South Asians and the shaping of Britain, 1870−1950

A sourcebook

Edited by Ruvani Ranasinha

Price: GBP£ 16.99
Available Buy online from: Buy now from Blackwells Buy now from Buy now from
ISBN: 978-0-7190-8514-7
Subject Area: History
BIC Categories: Social & cultural history, Black & Asian studies
Published: January 2013
216 x 138 mm
256 pages
Publisher: Manchester University Press
Also available in: Hardback
  • Description
  • Editor
  • Contents
  • Reviews
  • This invaluable sourcebook intervenes in contemporary debates about Britain’s heritage by illuminating the remarkable, yet still overlooked, impact that South Asians had on shaping the nature of British culture, politics and national identity during the period 1870−1950.

    The first anthology of primary material interdisciplinary devoted to the study of the history of the South Asian presence in Britain over the period, it selects a wide range of official and non-official archival sources. It identifies four key areas of South Asian impact – minority rights, war, culture and reception, and representation. Highlighting the current relevance of South Asian engagement, it projects contemporary national concerns back into the past and offers alternative ways of conceiving of the making of modern Britain.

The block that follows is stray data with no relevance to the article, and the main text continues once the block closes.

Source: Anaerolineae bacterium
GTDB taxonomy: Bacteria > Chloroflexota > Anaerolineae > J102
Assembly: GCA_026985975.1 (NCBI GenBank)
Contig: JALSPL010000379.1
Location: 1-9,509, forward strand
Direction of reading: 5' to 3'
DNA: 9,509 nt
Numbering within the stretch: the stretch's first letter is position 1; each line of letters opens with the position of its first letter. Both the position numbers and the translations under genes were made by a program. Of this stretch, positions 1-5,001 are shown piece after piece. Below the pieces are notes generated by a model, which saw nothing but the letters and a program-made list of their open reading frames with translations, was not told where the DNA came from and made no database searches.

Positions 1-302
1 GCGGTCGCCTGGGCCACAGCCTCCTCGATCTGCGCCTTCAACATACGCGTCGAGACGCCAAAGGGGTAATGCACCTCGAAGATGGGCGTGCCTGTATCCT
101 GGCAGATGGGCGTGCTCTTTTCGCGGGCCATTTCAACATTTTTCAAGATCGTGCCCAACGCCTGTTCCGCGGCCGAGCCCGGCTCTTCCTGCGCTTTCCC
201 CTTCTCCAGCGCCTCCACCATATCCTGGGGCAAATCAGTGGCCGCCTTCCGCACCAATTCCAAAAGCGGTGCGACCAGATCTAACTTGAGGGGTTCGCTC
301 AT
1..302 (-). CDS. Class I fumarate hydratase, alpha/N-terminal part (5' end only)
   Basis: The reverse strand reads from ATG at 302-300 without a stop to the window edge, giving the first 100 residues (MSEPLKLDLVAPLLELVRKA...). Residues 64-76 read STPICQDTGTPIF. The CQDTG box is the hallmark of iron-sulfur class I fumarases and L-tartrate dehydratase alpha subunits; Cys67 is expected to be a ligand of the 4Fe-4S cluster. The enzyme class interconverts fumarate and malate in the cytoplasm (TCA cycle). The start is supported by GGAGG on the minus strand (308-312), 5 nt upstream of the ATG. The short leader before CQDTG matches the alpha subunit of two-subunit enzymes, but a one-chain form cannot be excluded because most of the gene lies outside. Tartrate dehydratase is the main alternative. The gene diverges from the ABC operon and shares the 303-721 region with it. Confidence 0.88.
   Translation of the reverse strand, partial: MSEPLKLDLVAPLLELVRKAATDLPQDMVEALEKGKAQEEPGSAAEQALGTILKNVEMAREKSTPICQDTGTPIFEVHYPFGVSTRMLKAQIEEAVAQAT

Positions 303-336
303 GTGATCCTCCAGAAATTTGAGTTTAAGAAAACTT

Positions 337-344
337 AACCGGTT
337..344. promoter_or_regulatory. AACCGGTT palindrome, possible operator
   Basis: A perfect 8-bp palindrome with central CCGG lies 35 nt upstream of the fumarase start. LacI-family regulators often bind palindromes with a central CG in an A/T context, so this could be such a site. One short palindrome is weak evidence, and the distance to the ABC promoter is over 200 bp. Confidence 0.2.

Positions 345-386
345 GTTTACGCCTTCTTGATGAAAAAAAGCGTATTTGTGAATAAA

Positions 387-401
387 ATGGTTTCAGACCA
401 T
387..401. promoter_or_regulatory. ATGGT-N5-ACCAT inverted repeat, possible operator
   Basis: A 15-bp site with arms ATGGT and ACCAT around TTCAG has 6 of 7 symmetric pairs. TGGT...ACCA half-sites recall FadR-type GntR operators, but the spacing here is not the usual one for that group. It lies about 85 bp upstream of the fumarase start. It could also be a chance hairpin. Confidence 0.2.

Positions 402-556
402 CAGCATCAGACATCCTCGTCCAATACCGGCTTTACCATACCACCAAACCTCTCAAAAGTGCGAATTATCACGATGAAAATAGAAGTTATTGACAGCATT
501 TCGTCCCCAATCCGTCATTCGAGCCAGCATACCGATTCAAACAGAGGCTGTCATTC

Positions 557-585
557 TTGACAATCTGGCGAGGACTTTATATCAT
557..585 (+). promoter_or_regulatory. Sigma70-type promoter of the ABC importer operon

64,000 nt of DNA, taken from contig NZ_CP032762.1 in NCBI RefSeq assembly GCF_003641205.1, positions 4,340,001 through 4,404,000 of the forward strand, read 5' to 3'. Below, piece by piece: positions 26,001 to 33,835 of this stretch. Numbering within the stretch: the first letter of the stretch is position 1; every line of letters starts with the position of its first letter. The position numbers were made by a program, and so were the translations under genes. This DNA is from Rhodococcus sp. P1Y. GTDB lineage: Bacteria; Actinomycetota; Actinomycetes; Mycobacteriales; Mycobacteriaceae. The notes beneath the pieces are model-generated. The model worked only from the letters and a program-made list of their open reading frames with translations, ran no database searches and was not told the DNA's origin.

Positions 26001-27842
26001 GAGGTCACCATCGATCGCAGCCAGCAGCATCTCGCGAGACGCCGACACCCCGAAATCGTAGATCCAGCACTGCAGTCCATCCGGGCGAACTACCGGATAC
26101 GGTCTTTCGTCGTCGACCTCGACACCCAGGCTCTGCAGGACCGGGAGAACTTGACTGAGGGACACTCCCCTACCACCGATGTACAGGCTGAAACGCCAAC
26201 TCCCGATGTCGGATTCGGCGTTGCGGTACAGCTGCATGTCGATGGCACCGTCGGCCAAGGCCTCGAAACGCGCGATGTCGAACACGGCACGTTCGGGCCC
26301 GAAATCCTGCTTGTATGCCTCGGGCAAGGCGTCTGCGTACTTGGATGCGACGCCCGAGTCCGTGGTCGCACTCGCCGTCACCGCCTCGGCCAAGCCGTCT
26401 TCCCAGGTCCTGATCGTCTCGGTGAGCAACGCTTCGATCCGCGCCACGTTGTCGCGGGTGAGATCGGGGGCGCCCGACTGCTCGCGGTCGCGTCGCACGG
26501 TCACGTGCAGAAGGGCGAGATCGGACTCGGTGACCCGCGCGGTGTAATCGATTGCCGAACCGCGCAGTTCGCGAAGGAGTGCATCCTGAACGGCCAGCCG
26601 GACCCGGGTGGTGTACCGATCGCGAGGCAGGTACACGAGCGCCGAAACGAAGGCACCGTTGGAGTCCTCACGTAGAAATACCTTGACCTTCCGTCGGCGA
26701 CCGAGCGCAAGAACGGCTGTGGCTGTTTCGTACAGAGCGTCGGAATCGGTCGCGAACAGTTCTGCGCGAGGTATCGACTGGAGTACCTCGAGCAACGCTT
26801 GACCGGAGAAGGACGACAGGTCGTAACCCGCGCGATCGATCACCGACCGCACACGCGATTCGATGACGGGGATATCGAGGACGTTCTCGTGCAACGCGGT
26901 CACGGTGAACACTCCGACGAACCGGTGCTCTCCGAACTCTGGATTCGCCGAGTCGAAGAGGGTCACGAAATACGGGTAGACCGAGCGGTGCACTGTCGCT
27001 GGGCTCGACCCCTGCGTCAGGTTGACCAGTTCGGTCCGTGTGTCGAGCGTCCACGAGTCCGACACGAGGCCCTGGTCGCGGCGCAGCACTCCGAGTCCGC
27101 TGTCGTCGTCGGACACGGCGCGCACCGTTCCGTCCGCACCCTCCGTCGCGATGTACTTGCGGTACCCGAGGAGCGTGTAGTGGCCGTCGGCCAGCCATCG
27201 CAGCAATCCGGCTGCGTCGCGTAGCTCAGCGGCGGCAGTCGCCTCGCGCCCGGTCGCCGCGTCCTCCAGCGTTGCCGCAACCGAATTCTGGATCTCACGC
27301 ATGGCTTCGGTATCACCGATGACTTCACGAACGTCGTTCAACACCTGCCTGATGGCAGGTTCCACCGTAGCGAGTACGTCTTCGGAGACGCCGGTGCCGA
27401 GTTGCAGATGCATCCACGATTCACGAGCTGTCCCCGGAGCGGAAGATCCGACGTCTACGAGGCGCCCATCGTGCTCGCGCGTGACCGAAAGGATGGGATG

Preface (Elleke Boehmer and Susheila Nasta)
    Chronology of events
    Introduction (Ruvani Ranasinha)
    1. Equality of citizenship (Rehana Ahmed)
    2. Britain’s forgotten volunteers: South Asian contributions to the Two World Wars (Florian Stadtler)
    3. Textual culture and reception (Ruvani Ranasinha)
    4. Representations and display (Sumita Mukherjee)
    Afterword (Rozina Visram)
    Select bibliography
    Ruvani Ranasinha is a Senior Lecturer in the Department of English, King’s College London ...
    'In a time when questions of Britishness and belonging have arguably never been so contested, in an environment when both sides seem happy to make their arguments unburdened by evidence South Asians and the Shaping of Britain is essential reading.'
    Sarfraz Manzoor, the Telegraph, 21 May 2013
This website ©2012-2015 Manchester University Press